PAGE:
Some plovers and lapwings remain in the same area throughout the year, while others migrate between breeding habitats and wintering habitats. Most species form flocks during migration and the nonbreeding season. However, one species, Mitchell's plover, is usually found in groups of no more than six individuals. Plovers and lapwings spend a significant amount of time running on the ground, but are good fliers as well. They are active both during the day and at night. Many species are quite noisy.
Most plovers and lapwings build "nests" that are scraped indentations on the ground. One species, however, the shore plover, builds a nest at the end of a tunnel it makes through vegetation. Some species prefer to build their nests in areas that have recently been burned, in part because these areas are usually full of new plant growth, which attracts large numbers of insects. Most plovers and lapwings are monogamous (muh-NAH-guh-mus), with a single male breeding with a single female. However, there are also instances of polygyny (puh-LIH-juh-nee), in which a single male mates with multiple females; polyandry (PAH-lee-an-dree), in which a single female mates with multiple males; and cooperative breeding, in which adults other than the parents (usually the older siblings of the new chicks) help care for chicks. Females generally lay between two and six eggs at a time, with four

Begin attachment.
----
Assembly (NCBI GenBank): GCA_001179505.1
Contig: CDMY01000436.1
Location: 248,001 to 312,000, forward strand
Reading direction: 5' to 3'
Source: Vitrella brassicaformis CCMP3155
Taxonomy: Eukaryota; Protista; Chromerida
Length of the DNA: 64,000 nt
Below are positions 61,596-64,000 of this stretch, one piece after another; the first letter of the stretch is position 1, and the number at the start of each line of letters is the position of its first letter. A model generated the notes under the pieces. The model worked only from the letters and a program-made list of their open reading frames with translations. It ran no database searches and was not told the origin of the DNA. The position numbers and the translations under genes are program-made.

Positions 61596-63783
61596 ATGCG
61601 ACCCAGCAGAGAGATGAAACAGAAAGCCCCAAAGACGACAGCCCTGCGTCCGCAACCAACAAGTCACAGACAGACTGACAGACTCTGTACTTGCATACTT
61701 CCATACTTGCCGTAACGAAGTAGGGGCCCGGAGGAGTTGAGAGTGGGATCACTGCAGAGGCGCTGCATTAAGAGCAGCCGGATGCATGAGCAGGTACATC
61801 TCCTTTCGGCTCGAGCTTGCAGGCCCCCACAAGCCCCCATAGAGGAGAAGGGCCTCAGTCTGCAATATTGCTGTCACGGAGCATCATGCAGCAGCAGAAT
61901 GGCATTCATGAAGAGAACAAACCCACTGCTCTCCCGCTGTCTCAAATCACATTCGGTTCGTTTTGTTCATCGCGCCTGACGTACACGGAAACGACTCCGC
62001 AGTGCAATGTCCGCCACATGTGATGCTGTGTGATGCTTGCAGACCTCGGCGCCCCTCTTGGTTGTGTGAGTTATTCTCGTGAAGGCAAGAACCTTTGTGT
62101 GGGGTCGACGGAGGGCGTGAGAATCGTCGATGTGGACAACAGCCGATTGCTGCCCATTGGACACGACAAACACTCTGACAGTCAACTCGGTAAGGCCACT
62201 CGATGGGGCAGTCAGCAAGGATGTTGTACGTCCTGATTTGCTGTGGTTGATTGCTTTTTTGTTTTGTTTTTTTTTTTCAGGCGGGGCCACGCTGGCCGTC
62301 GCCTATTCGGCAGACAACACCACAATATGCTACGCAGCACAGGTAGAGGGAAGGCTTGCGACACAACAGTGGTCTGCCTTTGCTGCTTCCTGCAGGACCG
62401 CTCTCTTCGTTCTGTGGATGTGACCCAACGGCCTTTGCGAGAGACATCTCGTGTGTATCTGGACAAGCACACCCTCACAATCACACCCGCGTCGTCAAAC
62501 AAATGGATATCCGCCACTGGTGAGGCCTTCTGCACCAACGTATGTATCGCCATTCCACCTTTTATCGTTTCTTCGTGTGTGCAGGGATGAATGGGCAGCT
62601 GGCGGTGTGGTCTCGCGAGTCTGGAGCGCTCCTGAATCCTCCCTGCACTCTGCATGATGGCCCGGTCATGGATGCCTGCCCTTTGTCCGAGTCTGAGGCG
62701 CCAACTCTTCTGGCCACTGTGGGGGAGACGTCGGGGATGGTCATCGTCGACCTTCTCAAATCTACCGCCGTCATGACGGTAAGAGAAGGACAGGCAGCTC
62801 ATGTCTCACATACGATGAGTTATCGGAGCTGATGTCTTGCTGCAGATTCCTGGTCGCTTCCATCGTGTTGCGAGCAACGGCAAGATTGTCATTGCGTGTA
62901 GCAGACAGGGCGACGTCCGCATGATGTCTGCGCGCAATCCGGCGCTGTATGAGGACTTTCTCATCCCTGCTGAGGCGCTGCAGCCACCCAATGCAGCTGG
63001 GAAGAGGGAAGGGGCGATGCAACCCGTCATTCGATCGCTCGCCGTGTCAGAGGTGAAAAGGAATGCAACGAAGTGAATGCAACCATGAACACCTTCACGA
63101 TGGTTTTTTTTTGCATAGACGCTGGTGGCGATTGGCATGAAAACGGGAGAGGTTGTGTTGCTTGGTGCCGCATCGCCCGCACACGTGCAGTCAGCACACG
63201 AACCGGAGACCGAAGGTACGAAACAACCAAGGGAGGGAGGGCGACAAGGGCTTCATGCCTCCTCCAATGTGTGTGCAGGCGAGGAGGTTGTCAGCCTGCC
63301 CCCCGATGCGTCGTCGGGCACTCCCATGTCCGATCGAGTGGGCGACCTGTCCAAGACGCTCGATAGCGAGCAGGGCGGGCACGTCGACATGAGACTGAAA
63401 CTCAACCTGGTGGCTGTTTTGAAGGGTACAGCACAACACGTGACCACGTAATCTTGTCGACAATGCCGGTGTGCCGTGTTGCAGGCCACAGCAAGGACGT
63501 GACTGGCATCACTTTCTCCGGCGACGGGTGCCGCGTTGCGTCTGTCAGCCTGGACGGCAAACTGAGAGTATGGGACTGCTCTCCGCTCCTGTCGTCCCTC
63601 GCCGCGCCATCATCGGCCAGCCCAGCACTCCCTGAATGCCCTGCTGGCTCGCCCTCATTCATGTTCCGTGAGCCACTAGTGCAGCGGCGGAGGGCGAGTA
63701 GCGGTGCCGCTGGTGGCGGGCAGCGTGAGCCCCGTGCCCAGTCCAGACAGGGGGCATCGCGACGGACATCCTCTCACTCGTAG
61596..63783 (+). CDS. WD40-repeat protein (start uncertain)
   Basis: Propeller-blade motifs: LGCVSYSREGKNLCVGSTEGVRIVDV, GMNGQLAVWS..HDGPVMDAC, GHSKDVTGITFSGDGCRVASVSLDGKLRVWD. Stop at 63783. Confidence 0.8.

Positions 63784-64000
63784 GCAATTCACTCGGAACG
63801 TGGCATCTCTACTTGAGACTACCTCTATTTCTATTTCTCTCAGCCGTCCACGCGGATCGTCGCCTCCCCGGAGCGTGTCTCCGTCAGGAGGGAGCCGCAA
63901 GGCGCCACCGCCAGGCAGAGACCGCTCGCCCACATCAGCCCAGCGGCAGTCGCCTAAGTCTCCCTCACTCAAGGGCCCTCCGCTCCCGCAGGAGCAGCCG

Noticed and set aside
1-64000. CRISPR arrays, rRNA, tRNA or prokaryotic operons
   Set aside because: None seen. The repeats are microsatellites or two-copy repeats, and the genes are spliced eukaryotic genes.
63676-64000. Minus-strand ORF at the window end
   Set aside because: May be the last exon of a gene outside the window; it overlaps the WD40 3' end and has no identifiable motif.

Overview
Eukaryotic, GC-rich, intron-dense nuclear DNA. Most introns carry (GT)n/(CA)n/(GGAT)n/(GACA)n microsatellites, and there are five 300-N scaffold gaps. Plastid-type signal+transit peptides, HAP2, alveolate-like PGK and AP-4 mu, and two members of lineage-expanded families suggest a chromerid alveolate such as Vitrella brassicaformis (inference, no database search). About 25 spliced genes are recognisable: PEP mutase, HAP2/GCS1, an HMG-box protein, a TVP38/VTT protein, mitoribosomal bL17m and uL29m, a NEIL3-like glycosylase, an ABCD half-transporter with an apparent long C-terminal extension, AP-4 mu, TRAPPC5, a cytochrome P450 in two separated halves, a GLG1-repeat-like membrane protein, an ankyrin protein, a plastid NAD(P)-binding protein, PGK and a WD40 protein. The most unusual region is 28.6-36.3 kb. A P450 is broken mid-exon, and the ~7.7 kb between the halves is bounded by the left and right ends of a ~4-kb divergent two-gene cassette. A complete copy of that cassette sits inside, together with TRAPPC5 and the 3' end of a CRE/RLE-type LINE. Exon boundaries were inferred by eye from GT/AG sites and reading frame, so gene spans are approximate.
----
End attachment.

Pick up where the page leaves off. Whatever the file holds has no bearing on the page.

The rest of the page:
Plovers and lapwings have developed a wide variety of techniques to defend their young from potential predators. They will make loud warning calls, perform what are known as distraction displays, and, in some cases, even attack predators. Distraction displays are behaviors designed to distract predators from chicks. Plover and lapwing adults may pretend to have a broken wing to draw predators away from the nest, or may pretend to be incubating eggs at "fake" nest sites to mislead predators.
being most common. Eggs hatch after between eighteen and thirty-eight days. The chicks are precocial (pree-KOH-shul), meaning they are covered with down at birth and able to move. Chicks generally leave the nest soon after hatching. In most species, adults do not feed the chicks. The single exception is the Magellanic plover, which is usually able to raise only one chick per breeding season. Magellanic plover adults feed chicks by regurgitating (re-GER-jih-tate-ing; throwing up) food.
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